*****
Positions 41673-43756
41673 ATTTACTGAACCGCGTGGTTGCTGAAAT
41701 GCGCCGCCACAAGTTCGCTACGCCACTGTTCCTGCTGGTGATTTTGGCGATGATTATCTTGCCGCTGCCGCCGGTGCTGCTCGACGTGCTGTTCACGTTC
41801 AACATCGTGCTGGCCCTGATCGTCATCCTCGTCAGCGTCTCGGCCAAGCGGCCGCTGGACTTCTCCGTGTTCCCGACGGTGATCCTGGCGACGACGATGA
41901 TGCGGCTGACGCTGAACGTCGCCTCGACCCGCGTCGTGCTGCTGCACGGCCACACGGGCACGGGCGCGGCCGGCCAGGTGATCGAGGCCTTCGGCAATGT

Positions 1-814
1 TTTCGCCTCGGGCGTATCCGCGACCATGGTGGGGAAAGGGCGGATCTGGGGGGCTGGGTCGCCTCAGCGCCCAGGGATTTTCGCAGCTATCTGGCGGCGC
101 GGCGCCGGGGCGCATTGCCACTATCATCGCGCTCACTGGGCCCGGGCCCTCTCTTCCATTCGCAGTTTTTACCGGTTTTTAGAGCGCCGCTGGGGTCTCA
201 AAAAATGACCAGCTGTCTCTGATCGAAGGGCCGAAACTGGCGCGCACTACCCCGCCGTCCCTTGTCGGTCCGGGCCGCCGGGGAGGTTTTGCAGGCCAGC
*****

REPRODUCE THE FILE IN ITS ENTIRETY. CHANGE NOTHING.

Positions 41673-43756
41673 ATTTACTGAACCGCGTGGTTGCTGAAAT
41701 GCGCCGCCACAAGTTCGCTACGCCACTGTTCCTGCTGGTGATTTTGGCGATGATTATCTTGCCGCTGCCGCCGGTGCTGCTCGACGTGCTGTTCACGTTC
41801 AACATCGTGCTGGCCCTGATCGTCATCCTCGTCAGCGTCTCGGCCAAGCGGCCGCTGGACTTCTCCGTGTTCCCGACGGTGATCCTGGCGACGACGATGA
41901 TGCGGCTGACGCTGAACGTCGCCTCGACCCGCGTCGTGCTGCTGCACGGCCACACGGGCACGGGCGCGGCCGGCCAGGTGATCGAGGCCTTCGGCAATGT

Positions 1-814
1 TTTCGCCTCGGGCGTATCCGCGACCATGGTGGGGAAAGGGCGGATCTGGGGGGCTGGGTCGCCTCAGCGCCCAGGGATTTTCGCAGCTATCTGGCGGCGC
101 GGCGCCGGGGCGCATTGCCACTATCATCGCGCTCACTGGGCCCGGGCCCTCTCTTCCATTCGCAGTTTTTACCGGTTTTTAGAGCGCCGCTGGGGTCTCA
201 AAAAATGACCAGCTGTCTCTGATCGAAGGGCCGAAACTGGCGCGCACTACCCCGCCGTCCCTTGTCGGTCCGGGCCGCCGGGGAGGTTTTGCAGGCCAGC